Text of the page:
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|The Sad State of Confederate Memorial Day |
by The Southern Avenger
11 May 2006
Wednesday May 10 was Confederate Memorial Day in South Carolina. The date was chosen to mark the death of General Thomas Jackson, but with apologies to Stonewall, I personally like to remember it as the birthday of John Wilkes Booth, the man who gave Abe Lincoln his just desserts. But historical tidbits aside, other than the most hardcore of Southerners, very few people noticed the holiday at all. Of those who did notice, many chose instead to mock the holiday, pointing out how "unprogressive" Southern states like SC are and telling us the "war is over." Proving once again that when it comes to all-things Confederate, what's good for the goose is not always good for the gander.
The truth is, Southerners celebrating Confederate Memorial Day makes more sense than most other non-religious holidays we celebrate. Just last Friday, Americans observed Cinco De Mayo, which commemorates a Mexican military victory over the French in 1862, as if that had any significant relevance to this country whatsoever. Before that, we observed St. Patrick's Day, which celebrates the patron saint of Ireland, the likes of which has had minimal impact on America as well. What's so strange or "backward" about commemorating a struggle that not only happened on our own soil, but forever changed our government, created poverty to such an extent that our grandparents were still feeling its affects and took the lives of a quarter million Southerners to boot? Granted, in the cases of Cinco De Mayo and St. Patrick's Day, both holidays are mainly excuses for Americans to get drunk on tequila and green beer respectively. But at the very least, it logically makes a hell of a lot more sense for Southerners to break out the Tennessee Whiskey on Confederate Memorial Day, than it does to even observe Valentine's Day, Groundhog Day and Halloween combined.
At root, the rejection of Confederate heritage is simply the most politically-correct extension of the rejection of Western culture as a whole. Those who now denounce Christopher Columbus as an imperialist and the Founding Fathers as racists have simply moved on to other targets after having demolished the most vulnerable one symbolized by the Confederacy. Far from being a celebration of multiple cultures, "multiculturalism" is simply a tool to run roughshod over traditional American culture in order to replace it with minor and insignificant cultures. Multiculturalism doesn't wish simply for a fair shake and a place at the table, but seeks to rip the tablecloth from underneath us altogether, so that every non-Western, non-European and non-Christian culture can fill the void and replace our true history once and for all. Today, Confederate Memorial Day is a joke. Next will be the 4th of July.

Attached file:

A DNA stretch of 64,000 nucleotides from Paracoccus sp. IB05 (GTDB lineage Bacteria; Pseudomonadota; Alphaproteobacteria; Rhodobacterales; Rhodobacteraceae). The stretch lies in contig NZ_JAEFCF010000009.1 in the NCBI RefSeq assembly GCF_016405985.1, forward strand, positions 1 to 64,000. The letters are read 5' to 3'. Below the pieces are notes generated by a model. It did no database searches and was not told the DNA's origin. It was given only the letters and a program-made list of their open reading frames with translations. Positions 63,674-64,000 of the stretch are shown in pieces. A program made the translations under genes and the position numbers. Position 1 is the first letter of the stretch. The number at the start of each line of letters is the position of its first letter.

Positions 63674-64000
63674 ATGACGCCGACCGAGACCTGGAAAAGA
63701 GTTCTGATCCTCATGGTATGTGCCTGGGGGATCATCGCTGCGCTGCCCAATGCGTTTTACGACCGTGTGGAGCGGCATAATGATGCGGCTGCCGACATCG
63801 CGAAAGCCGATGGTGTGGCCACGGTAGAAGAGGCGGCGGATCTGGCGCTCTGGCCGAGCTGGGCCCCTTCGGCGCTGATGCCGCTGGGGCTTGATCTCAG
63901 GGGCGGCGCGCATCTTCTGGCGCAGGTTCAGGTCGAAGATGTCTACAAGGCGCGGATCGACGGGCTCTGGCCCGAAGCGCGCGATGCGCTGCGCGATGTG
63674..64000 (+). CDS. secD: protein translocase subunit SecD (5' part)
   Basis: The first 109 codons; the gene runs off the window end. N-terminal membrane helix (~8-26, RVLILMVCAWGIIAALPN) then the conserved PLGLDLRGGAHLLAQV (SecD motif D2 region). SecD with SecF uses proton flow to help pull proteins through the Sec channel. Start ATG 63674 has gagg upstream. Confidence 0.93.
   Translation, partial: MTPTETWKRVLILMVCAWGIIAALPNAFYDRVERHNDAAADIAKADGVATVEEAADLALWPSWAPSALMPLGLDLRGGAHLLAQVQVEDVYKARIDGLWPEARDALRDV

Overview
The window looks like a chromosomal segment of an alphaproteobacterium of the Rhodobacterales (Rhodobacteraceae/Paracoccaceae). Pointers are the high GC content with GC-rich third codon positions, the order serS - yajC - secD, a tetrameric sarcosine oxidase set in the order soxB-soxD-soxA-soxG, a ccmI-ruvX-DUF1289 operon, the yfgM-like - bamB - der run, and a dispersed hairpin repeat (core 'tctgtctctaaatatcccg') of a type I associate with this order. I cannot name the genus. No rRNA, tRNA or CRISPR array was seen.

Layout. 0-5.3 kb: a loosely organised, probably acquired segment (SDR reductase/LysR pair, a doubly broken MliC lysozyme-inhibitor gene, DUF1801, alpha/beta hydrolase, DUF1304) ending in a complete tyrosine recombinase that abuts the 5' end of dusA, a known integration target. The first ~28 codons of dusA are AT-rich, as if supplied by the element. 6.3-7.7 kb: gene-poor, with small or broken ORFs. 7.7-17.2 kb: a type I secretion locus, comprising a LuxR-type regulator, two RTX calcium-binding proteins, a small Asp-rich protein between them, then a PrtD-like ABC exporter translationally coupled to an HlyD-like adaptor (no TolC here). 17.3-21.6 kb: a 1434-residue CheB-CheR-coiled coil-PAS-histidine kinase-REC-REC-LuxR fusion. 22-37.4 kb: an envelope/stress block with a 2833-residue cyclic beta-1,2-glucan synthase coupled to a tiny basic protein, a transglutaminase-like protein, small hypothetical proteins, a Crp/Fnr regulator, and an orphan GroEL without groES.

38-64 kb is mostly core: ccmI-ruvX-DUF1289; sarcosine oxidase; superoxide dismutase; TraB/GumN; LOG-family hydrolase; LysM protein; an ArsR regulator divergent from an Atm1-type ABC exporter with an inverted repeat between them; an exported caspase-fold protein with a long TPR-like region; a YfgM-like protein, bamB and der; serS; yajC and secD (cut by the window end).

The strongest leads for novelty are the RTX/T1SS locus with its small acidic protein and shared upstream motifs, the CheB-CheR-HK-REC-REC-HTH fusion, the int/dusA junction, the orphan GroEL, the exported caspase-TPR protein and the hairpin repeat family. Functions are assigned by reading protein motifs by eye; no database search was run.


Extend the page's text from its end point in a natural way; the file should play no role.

Those who laugh at Confederate Memorial Day are the same people who will reject other aspects of traditional American culture the moment it is explained just how "racist" they are. Despite the fact that the majority of wars in history have had ethnic and racial implications, Southerners and Americans in general are made to feel uniquely ashamed. Afraid of offending the wrong group or appearing insensitive, many run from their native culture altogether, embracing anything that will prove just how "progressive" they are. And if the Southern Avenger runs into one more Buddhist from Alabama, pagan "witch" from West Virginia or Rastafarian from Ridgeville I'm going to scream.
When it come right down to it, the old white guys who like to play dress-up in their military uniforms on days like Confederate Memorial Day, or re-enactors as they're called, have a healthier sense of identity than the majority of those who mock them. They are not "backward" or "unprogressive" buy loyal and reverent, much like people from the Far East, the Middle East and Africa have been for centuries to their own traditions and ancestors. You know, the non-Western cultures we are taught are so superior to our own? Maybe they have a point. And it's no wonder that in this multicultural age of ours, so many American college kids are always trying to "find themselves." They don't even know where to begin to look.